Cardiometabolic risk factors in people with psychotic disorders: The second Australian national survey of psychosis

Galletly, Cherrie A., Foley, Debra L., Waterreus, Anna, Watts, Gerald F., Castle, David J., McGrath, John J., Mackinnon, Andrew and Morgan, Vera A. (2012) Cardiometabolic risk factors in people with psychotic disorders: The second Australian national survey of psychosis. Australian and New Zealand Journal of Psychiatry, 46 8: 753-761. doi:10.1177/0004867412453089


Author Galletly, Cherrie A.
Foley, Debra L.
Waterreus, Anna
Watts, Gerald F.
Castle, David J.
McGrath, John J.
Mackinnon, Andrew
Morgan, Vera A.
Title Cardiometabolic risk factors in people with psychotic disorders: The second Australian national survey of psychosis
Journal name Australian and New Zealand Journal of Psychiatry   Check publisher's open access policy
ISSN 0004-8674
1440-1614
Publication date 2012-08-01
Year available 2012
Sub-type Article (original research)
DOI 10.1177/0004867412453089
Open Access Status
Volume 46
Issue 8
Start page 753
End page 761
Total pages 9
Place of publication London United Kingdom
Publisher Sage Publications
Language eng
Subject 2738 Psychiatry and Mental health
Abstract Objective: To determine the prevalence of cardiometabolic risk factors in Australian adults with a psychotic disorder.
Formatted abstract
Objective: To determine the prevalence of cardiometabolic risk factors in Australian adults with a psychotic disorder.

Method: Data were collected during the interview phase of the second Australian survey of psychosis, a population-based survey of Australians aged 18 to 64 years with a psychotic disorder. Body mass index, waist circumference and blood pressure were measured. Participants were asked about diagnoses of relevant medical conditions, medications, smoking and physical activity. Fasting blood samples were analysed for glucose, high-density lipoprotein cholesterol, total cholesterol and triglycerides. The prevalence of metabolic syndrome was determined using the harmonized criteria developed by the International Diabetes Federation and other bodies.

Results: A total of 1087 men (60%) and 738 women (40%) participated. Their mean age was 38.36 (SD 11.16) years; 773 (42%) were aged 18–34 years and 1052 (58%) 35–64 years. Three-quarters were overweight or obese and 82% had abdominal obesity. Almost half were hypertensive. Two-thirds were current smokers and 81% had a lifetime history of smoking. Levels of physical activity were very low. About 30% reported a diagnosis of hypertension or high cholesterol, 20% knew they had diabetes or high blood sugar and 18% had cardiovascular disease. Half of those with self-reported hypertension were taking antihypertensive drugs, and about 40% with hypercholesterolemia or hyperglycaemia were receiving medication for these conditions. Seventy per cent (N = 1286) of participants provided fasting blood samples. Abnormal levels of high-density lipoprotein cholesterol and triglycerides were each found in almost half of participants and almost one-third had elevated fasting glucose. More than half of participants (54.8%) met criteria for metabolic syndrome.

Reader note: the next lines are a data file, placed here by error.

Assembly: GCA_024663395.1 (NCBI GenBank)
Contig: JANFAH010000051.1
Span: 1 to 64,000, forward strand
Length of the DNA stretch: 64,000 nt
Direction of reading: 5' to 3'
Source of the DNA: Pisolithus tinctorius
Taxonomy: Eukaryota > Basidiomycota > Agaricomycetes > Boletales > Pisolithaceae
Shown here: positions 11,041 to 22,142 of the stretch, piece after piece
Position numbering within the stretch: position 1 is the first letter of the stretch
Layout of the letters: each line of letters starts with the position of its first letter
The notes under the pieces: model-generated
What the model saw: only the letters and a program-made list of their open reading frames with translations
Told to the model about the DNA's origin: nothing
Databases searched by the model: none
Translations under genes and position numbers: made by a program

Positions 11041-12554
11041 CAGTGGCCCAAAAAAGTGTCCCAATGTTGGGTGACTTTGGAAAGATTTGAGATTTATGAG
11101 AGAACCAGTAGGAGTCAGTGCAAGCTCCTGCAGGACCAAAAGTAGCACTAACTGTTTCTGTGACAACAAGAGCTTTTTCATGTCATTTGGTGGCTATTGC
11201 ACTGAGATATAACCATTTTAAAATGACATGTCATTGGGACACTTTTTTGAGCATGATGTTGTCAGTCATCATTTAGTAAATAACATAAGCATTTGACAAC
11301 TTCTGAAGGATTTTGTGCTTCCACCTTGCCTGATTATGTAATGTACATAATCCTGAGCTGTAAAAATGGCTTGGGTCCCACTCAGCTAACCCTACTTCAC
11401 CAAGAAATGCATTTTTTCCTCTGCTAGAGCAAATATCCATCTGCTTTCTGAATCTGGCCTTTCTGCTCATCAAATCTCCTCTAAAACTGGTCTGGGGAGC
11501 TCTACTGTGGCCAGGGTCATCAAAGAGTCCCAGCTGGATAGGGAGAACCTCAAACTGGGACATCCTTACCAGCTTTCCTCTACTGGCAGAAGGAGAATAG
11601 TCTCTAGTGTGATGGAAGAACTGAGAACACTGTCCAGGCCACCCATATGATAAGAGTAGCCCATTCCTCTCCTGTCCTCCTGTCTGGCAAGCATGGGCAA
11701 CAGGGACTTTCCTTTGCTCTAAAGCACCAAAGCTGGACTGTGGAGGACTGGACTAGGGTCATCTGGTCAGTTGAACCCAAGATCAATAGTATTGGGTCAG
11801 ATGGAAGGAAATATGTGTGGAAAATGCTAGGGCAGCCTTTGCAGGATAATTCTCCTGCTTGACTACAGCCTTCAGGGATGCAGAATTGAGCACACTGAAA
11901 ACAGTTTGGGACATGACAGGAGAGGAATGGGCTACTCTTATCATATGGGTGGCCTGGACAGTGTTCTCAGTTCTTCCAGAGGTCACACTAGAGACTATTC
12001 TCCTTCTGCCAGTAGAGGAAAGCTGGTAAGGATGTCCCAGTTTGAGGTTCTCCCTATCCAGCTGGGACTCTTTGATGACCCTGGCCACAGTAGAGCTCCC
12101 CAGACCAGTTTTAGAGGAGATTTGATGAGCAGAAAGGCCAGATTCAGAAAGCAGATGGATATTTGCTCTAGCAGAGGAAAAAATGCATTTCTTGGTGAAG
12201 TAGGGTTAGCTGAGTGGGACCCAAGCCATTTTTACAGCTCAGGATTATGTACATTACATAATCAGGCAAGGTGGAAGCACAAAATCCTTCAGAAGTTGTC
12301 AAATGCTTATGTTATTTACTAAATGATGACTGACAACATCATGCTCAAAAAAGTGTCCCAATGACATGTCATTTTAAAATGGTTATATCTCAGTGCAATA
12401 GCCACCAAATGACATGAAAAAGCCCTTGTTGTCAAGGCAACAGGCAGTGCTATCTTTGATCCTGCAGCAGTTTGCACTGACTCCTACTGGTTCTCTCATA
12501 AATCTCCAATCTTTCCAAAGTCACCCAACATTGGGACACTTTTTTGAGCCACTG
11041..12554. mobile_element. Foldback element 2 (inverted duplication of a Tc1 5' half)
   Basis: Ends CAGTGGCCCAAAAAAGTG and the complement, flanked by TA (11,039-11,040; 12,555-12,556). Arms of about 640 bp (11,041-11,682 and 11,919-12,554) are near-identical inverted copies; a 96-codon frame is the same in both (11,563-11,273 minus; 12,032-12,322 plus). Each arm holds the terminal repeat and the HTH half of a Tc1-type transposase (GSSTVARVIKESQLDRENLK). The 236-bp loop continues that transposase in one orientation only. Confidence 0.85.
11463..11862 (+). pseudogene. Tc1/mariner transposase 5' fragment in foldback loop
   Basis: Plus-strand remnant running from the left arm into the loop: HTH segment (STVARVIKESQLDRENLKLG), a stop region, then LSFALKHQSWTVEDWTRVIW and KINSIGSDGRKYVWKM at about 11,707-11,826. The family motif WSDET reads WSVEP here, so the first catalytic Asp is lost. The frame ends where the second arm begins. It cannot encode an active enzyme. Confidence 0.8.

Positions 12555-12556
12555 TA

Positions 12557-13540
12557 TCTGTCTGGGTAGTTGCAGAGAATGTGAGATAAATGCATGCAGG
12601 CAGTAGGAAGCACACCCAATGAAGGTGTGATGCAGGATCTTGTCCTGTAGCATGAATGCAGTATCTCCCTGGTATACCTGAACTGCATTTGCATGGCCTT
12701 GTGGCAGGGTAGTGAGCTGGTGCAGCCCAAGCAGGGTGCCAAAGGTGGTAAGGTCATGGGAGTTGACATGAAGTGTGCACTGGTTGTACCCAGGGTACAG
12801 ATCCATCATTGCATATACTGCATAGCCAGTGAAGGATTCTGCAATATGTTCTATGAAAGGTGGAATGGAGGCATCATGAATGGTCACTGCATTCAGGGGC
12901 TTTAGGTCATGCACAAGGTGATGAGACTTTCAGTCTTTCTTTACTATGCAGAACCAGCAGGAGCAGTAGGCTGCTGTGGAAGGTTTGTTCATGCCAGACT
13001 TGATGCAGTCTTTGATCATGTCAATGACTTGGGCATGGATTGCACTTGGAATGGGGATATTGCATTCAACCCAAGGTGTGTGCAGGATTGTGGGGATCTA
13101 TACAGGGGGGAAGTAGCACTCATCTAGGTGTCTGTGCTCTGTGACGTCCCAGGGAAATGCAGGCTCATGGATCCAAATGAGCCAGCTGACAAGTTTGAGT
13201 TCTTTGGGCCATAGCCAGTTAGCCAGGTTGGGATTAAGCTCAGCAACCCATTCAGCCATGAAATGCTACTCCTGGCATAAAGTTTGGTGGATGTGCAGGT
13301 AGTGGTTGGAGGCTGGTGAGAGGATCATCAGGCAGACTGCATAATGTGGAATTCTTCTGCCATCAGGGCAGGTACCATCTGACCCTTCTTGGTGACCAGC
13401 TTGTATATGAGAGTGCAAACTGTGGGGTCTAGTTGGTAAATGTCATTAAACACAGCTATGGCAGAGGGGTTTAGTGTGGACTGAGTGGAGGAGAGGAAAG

Conclusions:
Australians living with psychosis have high rates of cardiometabolic risk factors. There are a number of obvious targets for prevention and treatment, including obesity (especially in women), smoking (more prevalent in men), hypertension, hyperlipidaemia and sedentary lifestyle.
Keyword Cardiovascular
Schizophrenia
Metabolic Syndrome
Physical Health
Mental illness
Q-Index Code C1
Q-Index Status Confirmed Code
Institutional Status UQ

Document type: Journal Article
Sub-type: Article (original research)
Collections: Queensland Brain Institute Publications
Official 2013 Collection
School of Medicine Publications
 
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